EGM84, EGM96, EGM2008... are Earth gravity models that contain coefficients "up to" a number of degrees. When using GMAT, STK, MATLAB Aerospace, this parameter is the "spherical harmonics degree" that is usually configured along with the desired EGM. For example, one may use EGM2008 with 60 degrees, or 120 degrees, etc.

I wonder if the simpler gravity model of order J2 or J4 are a low-order instance of EGM2008, and can therefore be expressd in terms of spherical harmonics degrees of such EGMs.

Is there a correspondence between J2/J4 and the degrees of these EGM?


1 Answer 1


$J_2$, $J_3$, $J_4$, ... correspond exactly to specific terms in a spherical harmonics expansion. For example, $J_2 = -\sqrt{5}\,C_{2,0}$. Similarly, higher order $J_n$ values are equal to the product of a fixed scale factor and the $C_{n,0}$ term in a fully normalized spherical harmonics expansion such as EGM2008 or GGM05C.

  • $\begingroup$ Is "n" directly the so-called degree of an EGM implementation? If so, would setting all terms n>4 to zero reduce the EGM2008 to a J4 model? $\endgroup$
    – Paek Se
    Commented Jul 7, 2022 at 15:02
  • $\begingroup$ @PaekSe Yes. One advantage of considering only $J_2$ etc. is that you don't have worry about the Earth's exact orientation. That is of course also a key disadvantage. The $J_3$ term is about the same magnitude as are the $C_{2,2}$ and $S_{2,2}$ terms. Except for $J_2$, there is no point in ignoring the Earth's daily rotation just so one can use just the zonal harmonics terms (i.e., the $C_{n,0}$ terms). The $J_3$ term is about the same order of magnitude as are the sectorial harmonic $C_{2,2}$ and $S_{2,2}$ terms. $\endgroup$ Commented Jul 8, 2022 at 0:34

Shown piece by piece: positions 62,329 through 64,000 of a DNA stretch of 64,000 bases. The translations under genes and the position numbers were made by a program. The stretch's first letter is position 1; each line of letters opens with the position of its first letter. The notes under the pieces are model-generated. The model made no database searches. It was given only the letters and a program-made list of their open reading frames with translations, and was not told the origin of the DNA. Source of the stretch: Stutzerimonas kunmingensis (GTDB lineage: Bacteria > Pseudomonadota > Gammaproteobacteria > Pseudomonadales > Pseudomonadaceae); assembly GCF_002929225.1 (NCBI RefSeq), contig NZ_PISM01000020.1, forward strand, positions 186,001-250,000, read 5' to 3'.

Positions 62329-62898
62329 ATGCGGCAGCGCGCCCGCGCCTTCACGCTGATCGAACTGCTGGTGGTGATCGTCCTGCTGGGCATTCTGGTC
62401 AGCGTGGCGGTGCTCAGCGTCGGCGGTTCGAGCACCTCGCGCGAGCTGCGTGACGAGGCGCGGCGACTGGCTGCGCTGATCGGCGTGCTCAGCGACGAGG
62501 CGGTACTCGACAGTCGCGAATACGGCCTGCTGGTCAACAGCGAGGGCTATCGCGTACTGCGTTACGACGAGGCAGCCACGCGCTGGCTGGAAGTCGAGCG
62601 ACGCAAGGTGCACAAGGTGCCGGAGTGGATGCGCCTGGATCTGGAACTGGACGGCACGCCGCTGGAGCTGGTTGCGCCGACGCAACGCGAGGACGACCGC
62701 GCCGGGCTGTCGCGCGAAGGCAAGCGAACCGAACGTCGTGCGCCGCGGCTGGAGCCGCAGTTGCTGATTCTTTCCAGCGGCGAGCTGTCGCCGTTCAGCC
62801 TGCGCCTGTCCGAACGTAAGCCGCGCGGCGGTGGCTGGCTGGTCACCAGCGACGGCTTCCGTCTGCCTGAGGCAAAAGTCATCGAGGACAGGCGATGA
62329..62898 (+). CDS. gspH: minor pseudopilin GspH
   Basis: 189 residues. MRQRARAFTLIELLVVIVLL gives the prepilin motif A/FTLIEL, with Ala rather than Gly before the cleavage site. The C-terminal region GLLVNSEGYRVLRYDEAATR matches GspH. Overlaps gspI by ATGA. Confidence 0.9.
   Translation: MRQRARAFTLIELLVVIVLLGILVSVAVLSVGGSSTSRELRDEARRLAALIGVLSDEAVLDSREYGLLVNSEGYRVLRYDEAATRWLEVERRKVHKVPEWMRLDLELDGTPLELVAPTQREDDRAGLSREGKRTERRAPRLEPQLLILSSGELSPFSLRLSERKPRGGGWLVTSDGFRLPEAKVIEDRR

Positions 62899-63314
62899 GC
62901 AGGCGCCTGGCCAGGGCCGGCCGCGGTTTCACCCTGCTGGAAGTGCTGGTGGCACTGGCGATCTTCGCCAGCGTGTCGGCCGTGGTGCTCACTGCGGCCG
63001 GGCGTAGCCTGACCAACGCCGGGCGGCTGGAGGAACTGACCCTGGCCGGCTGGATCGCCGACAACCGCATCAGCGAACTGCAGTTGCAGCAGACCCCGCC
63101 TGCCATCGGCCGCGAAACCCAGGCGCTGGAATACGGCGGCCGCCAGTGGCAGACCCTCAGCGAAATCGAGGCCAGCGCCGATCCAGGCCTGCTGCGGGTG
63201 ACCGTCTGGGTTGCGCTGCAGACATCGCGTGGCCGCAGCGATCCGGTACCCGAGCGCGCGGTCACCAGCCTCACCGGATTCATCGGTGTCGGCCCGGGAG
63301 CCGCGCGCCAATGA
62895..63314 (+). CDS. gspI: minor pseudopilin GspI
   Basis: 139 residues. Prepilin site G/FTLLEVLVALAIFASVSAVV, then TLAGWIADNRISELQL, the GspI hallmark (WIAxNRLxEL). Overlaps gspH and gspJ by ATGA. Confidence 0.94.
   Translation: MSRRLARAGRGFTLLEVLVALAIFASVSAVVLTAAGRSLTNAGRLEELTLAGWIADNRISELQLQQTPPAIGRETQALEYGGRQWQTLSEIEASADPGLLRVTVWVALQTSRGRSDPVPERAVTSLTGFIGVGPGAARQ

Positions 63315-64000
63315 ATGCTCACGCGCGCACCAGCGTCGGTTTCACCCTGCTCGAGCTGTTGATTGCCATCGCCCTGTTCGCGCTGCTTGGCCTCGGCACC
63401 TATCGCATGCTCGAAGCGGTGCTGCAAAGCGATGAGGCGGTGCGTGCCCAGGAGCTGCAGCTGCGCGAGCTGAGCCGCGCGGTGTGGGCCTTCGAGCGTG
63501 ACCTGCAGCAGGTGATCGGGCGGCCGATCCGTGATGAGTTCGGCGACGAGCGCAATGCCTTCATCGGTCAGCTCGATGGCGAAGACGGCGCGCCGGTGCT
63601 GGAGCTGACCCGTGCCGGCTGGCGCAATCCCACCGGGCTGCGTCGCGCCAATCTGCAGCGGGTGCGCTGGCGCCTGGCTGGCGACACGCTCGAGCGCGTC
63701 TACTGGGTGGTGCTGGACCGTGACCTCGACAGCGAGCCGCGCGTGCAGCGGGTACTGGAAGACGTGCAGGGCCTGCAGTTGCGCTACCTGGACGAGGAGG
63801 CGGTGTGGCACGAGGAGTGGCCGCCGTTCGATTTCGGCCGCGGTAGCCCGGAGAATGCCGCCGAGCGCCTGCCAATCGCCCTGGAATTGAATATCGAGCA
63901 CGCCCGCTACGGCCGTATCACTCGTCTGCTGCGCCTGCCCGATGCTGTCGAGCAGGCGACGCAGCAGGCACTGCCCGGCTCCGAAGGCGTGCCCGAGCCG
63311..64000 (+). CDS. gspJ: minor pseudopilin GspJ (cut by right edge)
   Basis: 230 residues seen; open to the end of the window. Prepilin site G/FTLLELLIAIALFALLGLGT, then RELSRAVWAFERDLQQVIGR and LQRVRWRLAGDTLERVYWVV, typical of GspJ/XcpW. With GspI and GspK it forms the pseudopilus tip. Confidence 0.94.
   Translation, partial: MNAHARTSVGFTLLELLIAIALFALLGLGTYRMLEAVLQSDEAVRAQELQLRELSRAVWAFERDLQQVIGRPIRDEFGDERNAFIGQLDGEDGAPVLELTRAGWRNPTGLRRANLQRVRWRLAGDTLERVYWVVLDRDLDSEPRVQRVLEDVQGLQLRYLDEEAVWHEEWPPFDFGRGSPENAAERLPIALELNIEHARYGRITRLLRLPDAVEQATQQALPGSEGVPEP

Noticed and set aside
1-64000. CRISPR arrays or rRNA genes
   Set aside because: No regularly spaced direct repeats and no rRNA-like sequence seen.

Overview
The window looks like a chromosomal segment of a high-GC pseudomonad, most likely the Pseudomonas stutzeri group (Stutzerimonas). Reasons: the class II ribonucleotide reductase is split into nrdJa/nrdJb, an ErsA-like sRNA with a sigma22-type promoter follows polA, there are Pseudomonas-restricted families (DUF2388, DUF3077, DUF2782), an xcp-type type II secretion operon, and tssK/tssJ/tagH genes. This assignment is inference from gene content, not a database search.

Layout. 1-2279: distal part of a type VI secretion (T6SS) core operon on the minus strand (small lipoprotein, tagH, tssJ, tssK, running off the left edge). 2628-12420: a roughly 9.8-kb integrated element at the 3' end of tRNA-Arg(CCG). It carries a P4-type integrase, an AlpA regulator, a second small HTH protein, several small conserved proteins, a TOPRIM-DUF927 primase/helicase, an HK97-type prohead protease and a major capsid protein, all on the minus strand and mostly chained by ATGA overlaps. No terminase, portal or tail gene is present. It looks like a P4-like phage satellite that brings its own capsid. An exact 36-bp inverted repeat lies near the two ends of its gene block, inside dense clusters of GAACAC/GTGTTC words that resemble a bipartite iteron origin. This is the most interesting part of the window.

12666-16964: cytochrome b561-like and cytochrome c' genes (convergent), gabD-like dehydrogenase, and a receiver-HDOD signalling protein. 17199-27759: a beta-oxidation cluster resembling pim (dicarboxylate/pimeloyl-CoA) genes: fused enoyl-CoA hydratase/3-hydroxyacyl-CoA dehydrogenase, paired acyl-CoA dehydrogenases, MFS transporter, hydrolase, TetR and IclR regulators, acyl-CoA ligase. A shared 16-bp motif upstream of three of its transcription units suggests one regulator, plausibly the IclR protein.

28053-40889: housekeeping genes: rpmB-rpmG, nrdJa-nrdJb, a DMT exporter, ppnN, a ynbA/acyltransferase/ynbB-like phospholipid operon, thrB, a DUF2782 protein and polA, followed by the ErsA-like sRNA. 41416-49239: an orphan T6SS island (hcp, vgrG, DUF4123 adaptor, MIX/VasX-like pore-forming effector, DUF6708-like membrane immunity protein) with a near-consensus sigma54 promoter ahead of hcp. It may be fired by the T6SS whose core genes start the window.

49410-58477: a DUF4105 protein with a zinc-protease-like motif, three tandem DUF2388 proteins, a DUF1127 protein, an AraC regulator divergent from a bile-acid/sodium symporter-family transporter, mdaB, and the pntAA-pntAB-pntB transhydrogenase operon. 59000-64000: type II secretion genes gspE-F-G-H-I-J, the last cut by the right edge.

• $\begingroup$ I am still not sure I understand. For example, looking at the coefficents of EGM2008 as described here, is there any combination of coefficients (such as setting all $C_{n,m}$, $S_{n,m}$, and $P_{n,m}$ with $n>2$ and $m>0$ to zero) that yields an expression that is mathematically equivalent to the gravity model up to J2? $\endgroup$
    – Paek Se
    Commented Jul 8, 2022 at 7:34
  • $\begingroup$ @PaekSe I'm not sure I understand your question. If you want something equivalent to a complete spherical harmonics model you need to use something equivalent. Using only the zonal harmonics (i.e., $C_{n,0}$, or alternatively, $J_n$) is not equivalent. The reason using $J_2$ and $J_2$ alone works fairly well is because the $C_{2,0}$ term (which is equivalent to $J_2$) dominates over all higher order / higher degree terms, at least for objects as large or larger than the Earth. The same cannot be said with regard to $J_3$, $J_4$, etc. $\endgroup$ Commented Jul 9, 2022 at 14:57
  • $\begingroup$ When working with EGM95 or EGM2008 using different software packages, I see that we can choose the maximum order and degree (with Simulink, unfortunately, it seems only "degree" is eligible) of coefficients used, if I understand correctly. Therefore, I thought these EGM models could be reduce by specifying a low degree and order. For example, I wonder if order 2 and degree 0 would mean we are using only the J2 coefficient of EGM and nothing above. I am looking for a way to integrate using coefficnets up to J2 or J4 using the coefficients of such models. $\endgroup$
    – Paek Se
    Commented Sep 5, 2022 at 9:59

Your Answer

By clicking “Post Your Answer”, you agree to our terms of service and acknowledge you have read our privacy policy.

Not the answer you're looking for? Browse other questions tagged or ask your own question.